Good-night and pleasant dreams to a duellist on the eve of a duel! Was it a sarcasm on the colonel's part? By no means; it was only the manifestation of his habitual smooth politeness.

The duke, left to himself, walked up and down the floor for a few minutes, and then rang for his valet to attend him, and retired to bed, leaving orders to be called at five o'clock in the morning.

Though left in quietness, he could not compose himself to sleep, but tossed and tumbled from side to side, spending the most wakeful and the most miserable night he had ever known in the whole course of his life. The time seemed stretched out upon a rack of torture, until the four hours extended to forty; for from the moment he had lain down he had not slept an instant, until he was startled by a rap at his bedroom door, and the voice of his valet calling:

"If you please, your grace, the clock has struck five; the coffee is ready, and the cab is at the door."

"Then come in and dress me quickly," answered the duke, rising, as the prompt servant entered and handed a dressing-gown.

The toilet of the duke was quickly made.

When he passed into the next room, he found the breakfast table laid and the colonel waiting for him.

"Good-morning, Duke. I hope you slept well. The day promises to be delightful. We have no time to lose, however, if we are to be on the ground at sunrise. Shall we have our coffee?" serenely inquired the second.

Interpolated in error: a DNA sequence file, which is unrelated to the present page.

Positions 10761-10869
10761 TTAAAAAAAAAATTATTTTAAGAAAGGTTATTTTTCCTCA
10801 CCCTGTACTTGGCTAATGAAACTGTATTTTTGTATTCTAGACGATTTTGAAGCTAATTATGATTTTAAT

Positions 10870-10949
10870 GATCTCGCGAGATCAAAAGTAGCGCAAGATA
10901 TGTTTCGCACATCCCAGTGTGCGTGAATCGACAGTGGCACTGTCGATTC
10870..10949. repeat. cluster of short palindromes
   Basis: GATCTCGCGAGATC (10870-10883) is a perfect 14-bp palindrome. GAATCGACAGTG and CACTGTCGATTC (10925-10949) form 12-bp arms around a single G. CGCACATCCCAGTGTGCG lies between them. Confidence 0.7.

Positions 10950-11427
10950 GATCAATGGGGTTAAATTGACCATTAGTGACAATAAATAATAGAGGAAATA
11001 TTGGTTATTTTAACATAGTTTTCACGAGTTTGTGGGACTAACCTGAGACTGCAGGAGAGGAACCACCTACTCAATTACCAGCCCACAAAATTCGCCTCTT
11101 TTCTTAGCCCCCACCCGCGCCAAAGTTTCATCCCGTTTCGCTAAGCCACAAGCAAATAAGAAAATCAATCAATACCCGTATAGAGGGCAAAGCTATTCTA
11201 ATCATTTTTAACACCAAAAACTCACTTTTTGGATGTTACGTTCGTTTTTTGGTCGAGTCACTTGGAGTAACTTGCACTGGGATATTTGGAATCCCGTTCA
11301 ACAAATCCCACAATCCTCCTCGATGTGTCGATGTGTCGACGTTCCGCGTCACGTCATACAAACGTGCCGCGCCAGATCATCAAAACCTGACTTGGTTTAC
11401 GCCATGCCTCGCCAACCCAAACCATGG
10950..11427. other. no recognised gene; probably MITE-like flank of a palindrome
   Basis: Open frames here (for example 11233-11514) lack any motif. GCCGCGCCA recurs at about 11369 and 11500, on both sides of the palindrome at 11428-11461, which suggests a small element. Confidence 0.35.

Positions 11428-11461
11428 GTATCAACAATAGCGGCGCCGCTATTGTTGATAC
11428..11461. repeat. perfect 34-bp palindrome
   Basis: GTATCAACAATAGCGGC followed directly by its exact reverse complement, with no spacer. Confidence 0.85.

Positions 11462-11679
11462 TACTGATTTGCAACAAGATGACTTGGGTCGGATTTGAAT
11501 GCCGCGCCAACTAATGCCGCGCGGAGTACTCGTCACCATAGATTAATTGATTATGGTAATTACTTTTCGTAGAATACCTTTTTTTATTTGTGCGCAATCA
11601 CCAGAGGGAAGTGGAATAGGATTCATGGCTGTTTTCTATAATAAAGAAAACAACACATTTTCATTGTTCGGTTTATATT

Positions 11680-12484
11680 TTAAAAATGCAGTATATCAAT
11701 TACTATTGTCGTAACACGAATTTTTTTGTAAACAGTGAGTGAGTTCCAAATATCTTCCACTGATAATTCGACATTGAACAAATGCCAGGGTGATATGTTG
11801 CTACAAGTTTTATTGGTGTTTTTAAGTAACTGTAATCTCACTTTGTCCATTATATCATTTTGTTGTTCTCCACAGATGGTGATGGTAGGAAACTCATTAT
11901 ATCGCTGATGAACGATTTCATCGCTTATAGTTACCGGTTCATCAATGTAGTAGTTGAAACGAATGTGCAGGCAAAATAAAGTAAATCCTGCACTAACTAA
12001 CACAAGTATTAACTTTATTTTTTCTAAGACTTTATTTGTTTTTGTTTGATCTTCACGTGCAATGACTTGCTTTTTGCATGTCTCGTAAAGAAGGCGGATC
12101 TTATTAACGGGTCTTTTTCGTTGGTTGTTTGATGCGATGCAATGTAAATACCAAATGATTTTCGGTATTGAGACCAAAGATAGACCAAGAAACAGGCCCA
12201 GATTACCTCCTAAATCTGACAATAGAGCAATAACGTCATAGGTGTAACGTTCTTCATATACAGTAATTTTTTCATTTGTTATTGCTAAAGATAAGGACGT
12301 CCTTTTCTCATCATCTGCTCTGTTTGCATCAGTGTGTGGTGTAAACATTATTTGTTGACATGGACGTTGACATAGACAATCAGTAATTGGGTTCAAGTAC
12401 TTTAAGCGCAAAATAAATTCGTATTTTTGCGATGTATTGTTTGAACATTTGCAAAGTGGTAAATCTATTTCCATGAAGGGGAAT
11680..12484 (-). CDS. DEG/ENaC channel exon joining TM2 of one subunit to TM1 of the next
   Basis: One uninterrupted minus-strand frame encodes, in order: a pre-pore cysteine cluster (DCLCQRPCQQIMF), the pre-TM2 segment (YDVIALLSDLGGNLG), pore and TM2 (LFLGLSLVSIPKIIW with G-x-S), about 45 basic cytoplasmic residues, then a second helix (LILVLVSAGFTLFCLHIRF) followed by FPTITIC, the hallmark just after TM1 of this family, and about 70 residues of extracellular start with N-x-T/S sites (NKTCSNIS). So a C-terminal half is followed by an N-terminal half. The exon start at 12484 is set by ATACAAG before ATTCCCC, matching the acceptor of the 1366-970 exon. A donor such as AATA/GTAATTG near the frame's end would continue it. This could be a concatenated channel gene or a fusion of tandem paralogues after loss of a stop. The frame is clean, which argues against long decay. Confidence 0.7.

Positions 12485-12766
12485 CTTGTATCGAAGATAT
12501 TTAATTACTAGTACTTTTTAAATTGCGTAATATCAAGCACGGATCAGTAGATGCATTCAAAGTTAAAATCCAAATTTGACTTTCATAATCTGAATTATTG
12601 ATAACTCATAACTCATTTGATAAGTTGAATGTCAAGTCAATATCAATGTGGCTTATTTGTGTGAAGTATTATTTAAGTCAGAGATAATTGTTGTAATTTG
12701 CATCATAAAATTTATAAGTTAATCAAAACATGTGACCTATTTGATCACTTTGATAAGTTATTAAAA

"Certainly-Tompkins, touch the bell," replied the duke.

The obedient valet rang, and a waiter entered with the breakfast-tray, which he set upon the table and proceeded to arrange.

"Take this case of pistols down very carefully, and place it in the cab, and put in a railway rug also," quietly directed the colonel, after the waiter had completed the arrangement of the breakfast table.

"What possible use can we make of a railway rug on such a mild morning as this?" gloomily inquired the duke.

The colonel looked calmly at the questioner, and quietly replied:

"To cover the body of the fallen man, whoever he may happen to be. I am so used to these affairs that I know what will be wanted beforehand. Shall we sit down to breakfast?"

Now the duke was a courageous man, but he shuddered at the coolness of his second, as he assented.